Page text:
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Statics Question (Using Modulus of Rigidity)

by papasmurf
Tags: modulus, rigidity, statics
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Jan17-12, 12:07 PM
P: 22
1. The problem statement, all variables and given/known data

Find the displacement (mm) in the horizontal direction of point A due to the force, P. P=100kN w1=19mm w2=15mm

2. Relevant equations

[itex]\tau[/itex] = G * [itex]\gamma[/itex]
[itex]\tau[/itex] = Shear stress = P / A
[itex]\gamma[/itex] = Shear strain = (pi / 2) - [itex]\alpha[/itex]

3. The attempt at a solution

I haven't attempted to work out a solution here yet, but I do have a question regarding the separate G values that are given.

Can I just look at the top layer, the layer where P is acting, and use that G value to determine [itex]\delta[/itex]? Or do I need to do something with the other G value as well?

If I were to try something, I would find tau by doing 100[kN] / (100[mm] * 2[mm]). So tau would be equal to 1[kN]/2[mm2] = 0.5[GPa]. Next I would find gamma by dividing tau by G (100[GPa]) giving me [itex]\gamma[/itex] = .005rad. I can use trig to define gamme as [itex]\gamma[/itex]=sin-1([itex]\delta[/itex]/40). Setting this equal to .005 I would get [itex]\delta[/itex]= .20[mm].

Even if I do have to do something with both of the G values, I feel like my method is correct. Any help is appreciated, thanks in advance.
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Jan17-12, 06:06 PM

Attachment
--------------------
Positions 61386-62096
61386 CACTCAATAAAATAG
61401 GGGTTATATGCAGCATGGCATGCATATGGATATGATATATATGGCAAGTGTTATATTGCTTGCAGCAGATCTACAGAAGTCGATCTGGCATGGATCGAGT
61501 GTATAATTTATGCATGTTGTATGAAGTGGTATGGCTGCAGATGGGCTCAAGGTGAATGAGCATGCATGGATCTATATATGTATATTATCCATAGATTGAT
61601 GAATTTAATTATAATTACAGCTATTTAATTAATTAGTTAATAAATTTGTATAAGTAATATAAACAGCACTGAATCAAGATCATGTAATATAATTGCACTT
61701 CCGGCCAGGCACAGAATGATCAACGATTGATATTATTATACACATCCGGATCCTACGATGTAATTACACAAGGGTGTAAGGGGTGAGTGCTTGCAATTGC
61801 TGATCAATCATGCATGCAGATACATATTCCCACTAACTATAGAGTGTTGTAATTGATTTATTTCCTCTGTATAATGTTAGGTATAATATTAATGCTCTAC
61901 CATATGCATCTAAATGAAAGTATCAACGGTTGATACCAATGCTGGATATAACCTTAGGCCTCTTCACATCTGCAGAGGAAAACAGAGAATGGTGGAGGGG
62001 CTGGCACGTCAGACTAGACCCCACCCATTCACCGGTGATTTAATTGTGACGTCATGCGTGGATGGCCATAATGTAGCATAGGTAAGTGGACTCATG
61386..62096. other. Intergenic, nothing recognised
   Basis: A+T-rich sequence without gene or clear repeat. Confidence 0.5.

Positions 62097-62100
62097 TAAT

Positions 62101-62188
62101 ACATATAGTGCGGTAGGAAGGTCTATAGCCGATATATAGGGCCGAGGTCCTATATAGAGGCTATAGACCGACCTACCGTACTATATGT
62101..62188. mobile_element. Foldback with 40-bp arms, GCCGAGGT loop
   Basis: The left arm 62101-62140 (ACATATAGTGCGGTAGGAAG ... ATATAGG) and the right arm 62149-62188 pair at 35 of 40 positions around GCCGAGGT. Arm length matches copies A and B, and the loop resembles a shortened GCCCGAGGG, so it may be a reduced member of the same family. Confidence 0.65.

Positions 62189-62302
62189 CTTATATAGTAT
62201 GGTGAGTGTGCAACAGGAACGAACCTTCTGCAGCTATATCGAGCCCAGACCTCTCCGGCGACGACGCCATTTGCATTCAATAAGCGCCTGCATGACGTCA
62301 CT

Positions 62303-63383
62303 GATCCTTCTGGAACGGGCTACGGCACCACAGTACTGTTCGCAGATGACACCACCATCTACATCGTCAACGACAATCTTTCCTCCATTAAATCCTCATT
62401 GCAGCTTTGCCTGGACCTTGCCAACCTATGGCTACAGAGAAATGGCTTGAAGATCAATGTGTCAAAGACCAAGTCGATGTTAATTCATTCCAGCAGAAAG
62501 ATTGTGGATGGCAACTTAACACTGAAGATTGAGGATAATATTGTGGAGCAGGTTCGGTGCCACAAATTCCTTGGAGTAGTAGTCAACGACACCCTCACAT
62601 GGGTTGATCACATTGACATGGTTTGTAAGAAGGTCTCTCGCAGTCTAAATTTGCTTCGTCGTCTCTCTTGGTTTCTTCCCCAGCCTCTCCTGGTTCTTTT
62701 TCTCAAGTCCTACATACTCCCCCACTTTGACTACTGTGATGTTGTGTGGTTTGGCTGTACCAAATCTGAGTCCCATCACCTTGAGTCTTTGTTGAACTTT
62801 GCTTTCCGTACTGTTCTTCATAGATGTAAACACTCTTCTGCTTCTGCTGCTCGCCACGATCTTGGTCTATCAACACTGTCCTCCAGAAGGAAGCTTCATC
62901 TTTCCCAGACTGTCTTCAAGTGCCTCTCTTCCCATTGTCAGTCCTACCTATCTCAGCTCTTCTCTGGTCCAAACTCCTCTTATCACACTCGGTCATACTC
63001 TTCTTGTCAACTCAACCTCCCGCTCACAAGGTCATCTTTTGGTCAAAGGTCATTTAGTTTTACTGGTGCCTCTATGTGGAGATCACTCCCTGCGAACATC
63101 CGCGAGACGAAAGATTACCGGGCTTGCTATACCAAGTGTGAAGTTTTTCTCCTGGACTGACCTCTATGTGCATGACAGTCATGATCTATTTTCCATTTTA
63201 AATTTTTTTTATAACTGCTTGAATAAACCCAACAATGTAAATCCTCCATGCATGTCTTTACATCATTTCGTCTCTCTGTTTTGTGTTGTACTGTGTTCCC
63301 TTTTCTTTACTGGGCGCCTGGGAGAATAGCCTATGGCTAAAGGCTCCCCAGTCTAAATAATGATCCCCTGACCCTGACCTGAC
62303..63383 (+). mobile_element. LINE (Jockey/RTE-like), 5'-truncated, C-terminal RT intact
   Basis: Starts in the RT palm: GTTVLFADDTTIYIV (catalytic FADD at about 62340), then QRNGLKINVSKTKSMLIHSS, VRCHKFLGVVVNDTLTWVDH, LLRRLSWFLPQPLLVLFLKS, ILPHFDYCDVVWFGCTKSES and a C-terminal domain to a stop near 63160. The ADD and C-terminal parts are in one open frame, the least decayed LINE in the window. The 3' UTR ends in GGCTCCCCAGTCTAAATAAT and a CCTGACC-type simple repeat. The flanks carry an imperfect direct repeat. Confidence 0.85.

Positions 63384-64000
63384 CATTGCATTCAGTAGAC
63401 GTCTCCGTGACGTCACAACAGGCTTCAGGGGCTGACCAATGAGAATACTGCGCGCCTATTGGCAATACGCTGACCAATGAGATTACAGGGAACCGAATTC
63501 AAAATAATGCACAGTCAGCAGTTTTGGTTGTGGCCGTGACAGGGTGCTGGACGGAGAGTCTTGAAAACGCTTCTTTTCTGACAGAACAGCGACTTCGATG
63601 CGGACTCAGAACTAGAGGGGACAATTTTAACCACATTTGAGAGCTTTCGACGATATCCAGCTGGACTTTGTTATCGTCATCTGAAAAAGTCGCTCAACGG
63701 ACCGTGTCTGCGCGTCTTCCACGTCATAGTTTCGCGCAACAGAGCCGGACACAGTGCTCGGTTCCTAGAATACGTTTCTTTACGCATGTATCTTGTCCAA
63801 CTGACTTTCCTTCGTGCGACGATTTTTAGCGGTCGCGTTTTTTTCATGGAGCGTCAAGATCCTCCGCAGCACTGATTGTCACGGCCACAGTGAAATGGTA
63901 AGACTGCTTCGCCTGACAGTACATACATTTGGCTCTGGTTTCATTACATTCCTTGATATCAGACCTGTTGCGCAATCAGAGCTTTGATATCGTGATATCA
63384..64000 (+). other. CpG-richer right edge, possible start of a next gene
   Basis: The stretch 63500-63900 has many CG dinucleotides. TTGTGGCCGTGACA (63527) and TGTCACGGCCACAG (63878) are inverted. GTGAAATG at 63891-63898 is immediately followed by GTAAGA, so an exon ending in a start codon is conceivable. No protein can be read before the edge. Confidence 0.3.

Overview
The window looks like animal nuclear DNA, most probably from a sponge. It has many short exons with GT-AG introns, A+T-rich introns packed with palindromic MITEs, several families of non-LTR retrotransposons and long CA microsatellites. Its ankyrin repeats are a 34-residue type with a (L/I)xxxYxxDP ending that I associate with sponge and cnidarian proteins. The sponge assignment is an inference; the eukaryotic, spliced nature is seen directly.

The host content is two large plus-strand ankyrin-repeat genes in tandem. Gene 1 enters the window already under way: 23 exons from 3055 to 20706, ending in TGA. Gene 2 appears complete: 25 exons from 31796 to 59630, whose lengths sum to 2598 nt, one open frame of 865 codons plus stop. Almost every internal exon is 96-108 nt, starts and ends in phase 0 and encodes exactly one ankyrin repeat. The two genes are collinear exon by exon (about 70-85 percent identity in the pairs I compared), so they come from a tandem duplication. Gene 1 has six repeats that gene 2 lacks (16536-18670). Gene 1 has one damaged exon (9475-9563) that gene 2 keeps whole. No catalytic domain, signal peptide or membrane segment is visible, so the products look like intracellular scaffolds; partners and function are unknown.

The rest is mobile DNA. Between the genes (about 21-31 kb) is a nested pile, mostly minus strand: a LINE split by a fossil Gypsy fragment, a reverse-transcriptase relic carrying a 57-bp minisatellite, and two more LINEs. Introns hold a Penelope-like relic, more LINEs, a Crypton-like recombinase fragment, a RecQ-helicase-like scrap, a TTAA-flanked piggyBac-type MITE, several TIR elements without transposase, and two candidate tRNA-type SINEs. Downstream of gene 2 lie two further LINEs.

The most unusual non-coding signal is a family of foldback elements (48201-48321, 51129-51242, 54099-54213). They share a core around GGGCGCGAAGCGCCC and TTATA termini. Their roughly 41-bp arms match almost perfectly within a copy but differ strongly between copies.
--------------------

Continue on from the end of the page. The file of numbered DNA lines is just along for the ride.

P: 1
Hi papasmurf
Jan18-12, 11:26 AM
P: 699
If delta at A is relative to the fixed base, then all the shear displacements of the various layers must be taken into account.

Jan18-12, 12:56 PM
P: 22
Statics Question (Using Modulus of Rigidity)

Am I correct in assuming the shear force will be the same at all the various layers?
Jan18-12, 12:56 PM
P: 22
Hi Dr.PSMokashi
Jan18-12, 02:13 PM
P: 22
I'm getting closer to the correct answer. First I set V/A, where V is the internal shear force and A is the area of the cross section where the shear force is acting, equal to G*[itex]\gamma[/itex], where G is the modulus of rigidity and gamma is the shear strain.
I rewrote gamma as pi/2 - θ, where θ=cos-1([itex]\delta[/itex]/h), h is the height of the "layer", and put it all together so that my equation looks like this:

V/A = G * ( pi/2 - cos-1([itex]\delta[/itex]/h) )

Solving for [itex]\delta[/itex] I come up with
[itex]\delta[/itex] = h * cos( (pi/2) - V/AG)

I used this formula for each "layer" and added up all of the deltas.

However after plugging my numbers in and making sure of correct units, I still am off by fractions of a millimeter.
Jan18-12, 02:37 PM
P: 22
Also, should the h value be the height of the layer only or should it go from the base to the top of the layer I am looking at? For example if I am looking at the first layer where G=0.1MPa, would my h be simply w2 [mm] or would it be w2+2 [mm]?
Jan18-12, 03:34 PM
P: 22
I keep getting an answer that is off by fractions of a millimeter. I can not figure out what I am doing/not doing that keeps giving me a wrong answer.
Jan21-12, 06:11 AM
P: 699
How do you know that "an answer that is off by fractions of a millimeter" is "a wrong answer"?

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